Pettit’s monthly budget request included $3,000 for child care; $2,000 for his 10-year-old son’s tuition at Saint Mary’s Hall, a private school; $400 for cable and internet; $450 for a cellphone; and $400 for prescriptions and co-pays for healthcare services. He and his son live in a 5,000-square-foot home in a gated community in Stone Oak. Pettit valued it at $1.8 million.

“These expenses are not reasonable in any stretch of the imagination,” the judge said. He also wasn’t convinced that Pettit is doing his best to reduce his spending and find a job. Gargotta sided with the Chapter 11 trustee and lawyers for several creditors, who opposed the request.

Pettit ‘evasive’

“Many of the people sitting in this gallery today, your honor, don’t have the means to meet their daily obligations because Mr. Pettit stole their money,” attorney Leslie Luttrell said, referring to the roughly dozen creditors who attended the hearing. “The court needs to keep that in mind as it is analyzing whether or not he should be afforded a dime.”

Former San Antonio attorney Christopher Pettit, right, walks with his attorney Michael G. Colvard into the Hipolito F. Garcia Federal Building to meet with creditors, Wednesday, July 20, 2022. Pettit is facing allegations that he stole tens of millions of dollars from his clients.

Former San Antonio attorney Christopher Pettit, right, walks with his attorney Michael G. Colvard into the Hipolito F. Garcia Federal Building to meet with creditors, Wednesday, July 20, 2022. Pettit is facing allegations that he stole tens of millions of dollars from his clients.

Jerry Lara, San Antonio Express-News / Staff photographer

Pettit had tapped a significant amount of money from his retirement accounts to fund his post-bankruptcy lifestyle. His bankruptcy lawyer has argued the accounts were funded with legitimate earnings, so creditors can’t claim them as assets of the bankruptcy estate for distribution to them. No determination on whether the retirement money is exempt from the bankruptcy estate has been made, however.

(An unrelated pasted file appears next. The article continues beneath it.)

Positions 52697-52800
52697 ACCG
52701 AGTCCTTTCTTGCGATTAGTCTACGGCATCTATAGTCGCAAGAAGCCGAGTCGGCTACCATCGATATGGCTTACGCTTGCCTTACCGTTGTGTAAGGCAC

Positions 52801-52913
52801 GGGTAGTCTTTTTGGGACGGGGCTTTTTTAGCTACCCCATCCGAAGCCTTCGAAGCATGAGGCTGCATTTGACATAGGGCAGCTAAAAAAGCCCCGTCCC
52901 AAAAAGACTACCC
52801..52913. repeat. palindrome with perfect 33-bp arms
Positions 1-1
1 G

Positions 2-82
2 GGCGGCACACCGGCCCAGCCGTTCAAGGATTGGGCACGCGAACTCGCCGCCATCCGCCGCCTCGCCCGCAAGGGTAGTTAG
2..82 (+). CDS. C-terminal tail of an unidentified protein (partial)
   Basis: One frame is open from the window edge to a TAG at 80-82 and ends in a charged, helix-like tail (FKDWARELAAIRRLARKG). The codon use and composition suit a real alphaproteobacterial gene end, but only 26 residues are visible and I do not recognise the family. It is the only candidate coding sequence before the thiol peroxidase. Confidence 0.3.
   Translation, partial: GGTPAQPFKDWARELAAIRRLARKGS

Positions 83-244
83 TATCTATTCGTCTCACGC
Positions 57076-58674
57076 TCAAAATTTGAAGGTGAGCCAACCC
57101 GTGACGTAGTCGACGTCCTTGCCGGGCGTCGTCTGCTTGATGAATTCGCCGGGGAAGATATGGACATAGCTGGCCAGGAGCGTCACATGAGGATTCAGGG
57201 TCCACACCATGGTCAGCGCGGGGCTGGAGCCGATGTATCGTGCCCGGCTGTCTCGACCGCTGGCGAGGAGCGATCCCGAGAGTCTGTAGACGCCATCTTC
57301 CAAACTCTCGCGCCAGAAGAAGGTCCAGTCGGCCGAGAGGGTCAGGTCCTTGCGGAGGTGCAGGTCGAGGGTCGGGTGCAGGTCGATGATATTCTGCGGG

Luttrell countered that her clients contend all of the retirement money that Pettit wants to use to support himself is “tainted by fraud and breach of fiduciary duty.” It’s Pettit burden to show the money is not tainted, she said.

He couldn’t explain numerous money transfers that Luttrell asked him about — including $125,000 moved from a trust account meant to hold client money to his personal checking account on April 18.

Gargotta found Pettit’s testimony “evasive” and not “all that credible,” noting how he repeatedly answered, “I don’t know” or “don’t recall” when questioned by the creditors’ lawyers.

“The situation Mr. Petitt’s in is of his own creation,” the judge said. “So he’s going to have dig himself out.”

Get a job

The judge gave Pettit’s side the opportunity to refile a budget request, but he’s going to have get a job.

Pettit had a job offer in Orlando but that was yanked from him after the employer found out about his legal troubles. Pettit testified he has filled out job applications at more than 100 businesses, including at Disney World, Universal Orlando Resort and SeaWorld.

In the meantime, Pettit isn’t even permitted to use airline points he’s earned to book flights. Since a couple weeks before the bankruptcy, Pettit has been traveling between San Antonio and Orlando, where he had been living in a more than $6 million mansion at Disney World. The points are considered an asset of the bankruptcy estate.

Pettit has said the mansion is owned for the benefit of his son’s trust. A lawyer for the trust told Gargotta they are working toward a sale of the mansion and a New Orleans apartment building that the trust also owns.

The trust was created for the health, education and support of Pettit’s son, but it no longer has a bank account or cash assets. They were used to buy real estate and Pettit, who is trustee for the trust, acknowledges he probably owes it money.

“As a Texas lawyer and as a trustee of the trust, you know that that trust prohibits self-dealing, right?” asked Martin Seidler, a lawyer for creditors.

“Yes,” Pettit answered.

Also Thursday, Pettit testified he has waived discharging any of his debts in the bankruptcy case. That means he’s on the hook to repay creditors.

pdanner@express-news.net